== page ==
Detects human IL‑17 RD/SEF in direct ELISAs and Western blots. In direct ELISAs, approximately 40% cross-reactivity with recombinant mouse (rm) IL-17 RD is observed and less than 10% cross-reactivity with recombinant human (rh) IL-17 RC, rmIL-17B R, and rhIL-17 R is observed.
Polyclonal Goat IgG
Mouse myeloma cell line NS0-derived recombinant human IL‑17 RD/SEF Ala27-Arg299 Accession # AAM77571
Lyophilized from a 0.2 μm filtered solution in PBS with Trehalose. *Small pack size (SP) is supplied as a 0.2 µm filtered solution in PBS.
Detection of IL‑17 RD/SEF in K562 Human Cell Line by Flow Cytometry.
K562 human chronic myelogenous leukemia cell line was stained with Goat Anti-Human IL‑17 RD/SEF Antigen Affinity-purified Polyclonal Antibody (Catalog # AF2275, filled histogram) or isotype control antibody (Catalog # AB-108-C, open histogram), followed by Phycoerythrin-conjugated Anti-Goat IgG Secondary Antibody (Catalog # F0107).
IL‑17 RD/SEF in Human Kidney.
IL‑17 RD/SEF was detected in immersion fixed paraffin-embedded sections of human kidney using 15 µg/mL Goat Anti-Human IL‑17 RD/SEF Antigen Affinity-purified Polyclonal Antibody (Catalog # AF2275) overnight at 4 °C. Tissue was stained with the Anti-Goat HRP-DAB Cell & Tissue Staining Kit (brown; Catalog # CTS008) and counterstained with hematoxylin (blue). Specific labeling was localized to the cytoplasm of glomerulli and endothelial cells in capillaries in connective tissue. View our protocol for Chromogenic IHC Staining of Paraffin-embedded Tissue Sections.
Preparation and Storage
Reconstitute at 0.2 mg/mL in sterile PBS.
Reconstitution Buffer Available
The product is shipped at ambient temperature. Upon receipt, store it immediately at the temperature recommended below. *Small pack size (SP) is shipped with polar packs. Upon receipt, store it immediately at -20 to -70 °C
Stability & Storage
Use a manual defrost freezer and avoid repeated freeze-thaw cycles.
12 months from date of receipt, -20 to -70 °C as supplied.
1 month, 2 to 8 °C under sterile conditions after reconstitution.
6 months, -20 to -70 °C under sterile conditions after reconstitution.
Background: IL-17 RD/SEF
Interleukin-17 receptor D (IL-17 RD), also known as SEF (similar expression to FGFs), is a type I transmembrane protein that is found in both the cytoplasm and plasma membrane (1-5). The gene for this protein belongs to a synexpression group originally identified in zebrafish where SEF is expressed along with FGF-3, -8, sprouty-2 (SPRY2) and SPRY4 (6, 7). By alternate splicing, two transcript variants, potentially encoding three protein isoforms, exist. One is a full-length long form, one a shortened form that uses an alternate start site, and one an alternate splice form that removes the classic signal sequence (1-4). These isoforms have different expression patterns, subcellular localization, and function. The membrane-bound long form of human IL-17RD is synthesized as a 739 amino acid (aa) precursor protein with a putative 27 aa signal peptide, a 272 aa extracellular domain, a 20 aa transmembrane segment and a 420 aa cytoplastic domain. The extracellular domain contains one Ig-like domain and a fibronectin type III motif. The cytoplasmic domain shares homology with the intracellular domains of IL-17 receptor family members and shows one TIR (Toll/IL-1 Receptor) domain and a putative TRAF6-binding motif (2). Natural IL-17 RD has been shown to form homomultimeric complexes (3). Unlike the alternate splice form of IL-17 RD that has a restricted pattern of expression, the full-length IL-17 RD isoform is expressed in most adult tissues and during embryonic development (3, 5). Functionally, IL-17 RD has been shown to be an inhibitor of FGF signaling. The molecule’s extracellular domain does not seem to be involved. There is an interaction between the intracellular domains of FGFR1/2 and IL-17 RD that blocks ERK dissociation from MEK, thereby interfering with downstream ERK activation of nuclear Elk-1 (8). IL-17 RD has also been reported to interact with TAK1 and induce JNK activation and apoptosis (9). Ligands that interact with the extracellular domain of IL-17 RD have not been identified.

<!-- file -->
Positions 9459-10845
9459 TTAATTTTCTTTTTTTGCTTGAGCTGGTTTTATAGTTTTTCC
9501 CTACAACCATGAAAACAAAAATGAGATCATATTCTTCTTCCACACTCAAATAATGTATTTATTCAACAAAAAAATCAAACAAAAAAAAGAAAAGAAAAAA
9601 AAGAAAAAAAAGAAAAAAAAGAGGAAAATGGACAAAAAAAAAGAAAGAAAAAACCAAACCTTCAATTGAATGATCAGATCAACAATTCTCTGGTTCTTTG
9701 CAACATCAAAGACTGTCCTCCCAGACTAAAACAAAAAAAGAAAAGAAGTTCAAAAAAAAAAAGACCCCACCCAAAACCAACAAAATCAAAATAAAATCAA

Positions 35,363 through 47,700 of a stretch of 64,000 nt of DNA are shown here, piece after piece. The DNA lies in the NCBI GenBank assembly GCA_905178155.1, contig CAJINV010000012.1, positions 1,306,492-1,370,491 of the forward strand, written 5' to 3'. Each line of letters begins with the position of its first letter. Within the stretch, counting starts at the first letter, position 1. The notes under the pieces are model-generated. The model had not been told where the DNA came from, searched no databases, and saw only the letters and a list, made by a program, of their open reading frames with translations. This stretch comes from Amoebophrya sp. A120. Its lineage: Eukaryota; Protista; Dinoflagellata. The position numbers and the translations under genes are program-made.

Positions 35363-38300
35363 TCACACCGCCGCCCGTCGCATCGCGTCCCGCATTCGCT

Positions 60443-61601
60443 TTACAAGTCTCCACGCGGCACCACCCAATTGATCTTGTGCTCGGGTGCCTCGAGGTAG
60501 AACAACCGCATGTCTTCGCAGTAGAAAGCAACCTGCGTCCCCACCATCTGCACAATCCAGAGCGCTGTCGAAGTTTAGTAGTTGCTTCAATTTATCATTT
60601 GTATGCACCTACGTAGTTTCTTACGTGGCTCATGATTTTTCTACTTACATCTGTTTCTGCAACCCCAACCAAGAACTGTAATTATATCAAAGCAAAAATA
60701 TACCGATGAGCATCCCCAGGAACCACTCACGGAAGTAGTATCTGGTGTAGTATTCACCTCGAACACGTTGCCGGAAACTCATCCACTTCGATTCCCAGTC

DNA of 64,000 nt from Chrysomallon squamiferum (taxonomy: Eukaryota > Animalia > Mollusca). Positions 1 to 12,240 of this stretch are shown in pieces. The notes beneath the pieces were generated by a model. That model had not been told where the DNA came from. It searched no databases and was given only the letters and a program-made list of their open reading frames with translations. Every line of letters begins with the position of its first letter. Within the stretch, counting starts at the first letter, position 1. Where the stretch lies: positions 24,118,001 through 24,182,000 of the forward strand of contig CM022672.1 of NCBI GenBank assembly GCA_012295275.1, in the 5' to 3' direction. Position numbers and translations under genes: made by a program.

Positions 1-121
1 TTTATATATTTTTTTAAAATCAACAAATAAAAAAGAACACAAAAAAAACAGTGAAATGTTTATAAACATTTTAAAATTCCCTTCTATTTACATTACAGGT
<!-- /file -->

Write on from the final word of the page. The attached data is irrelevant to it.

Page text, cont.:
Furthauer, M. et al. (2002) Nat. Cell Biol. 4:170.
Xiong, S. et al. (2003) J. Biol. Chem. 278:50273.
Yang, R-B. et al. (2003) J. Biol. Chem. 278:33232.
Preger, E. et al. (2003) Proc. Natl. Acad. Sci. USA 101:1229.
Lin, W. et al. (2002) Mech. Dev. 113:163.
Tsang, M. et al. (2002) Nat. Cell Biol. 4:165.
Kovalenko, D. et al. (2003) J. Biol. Chem. 278:14087.
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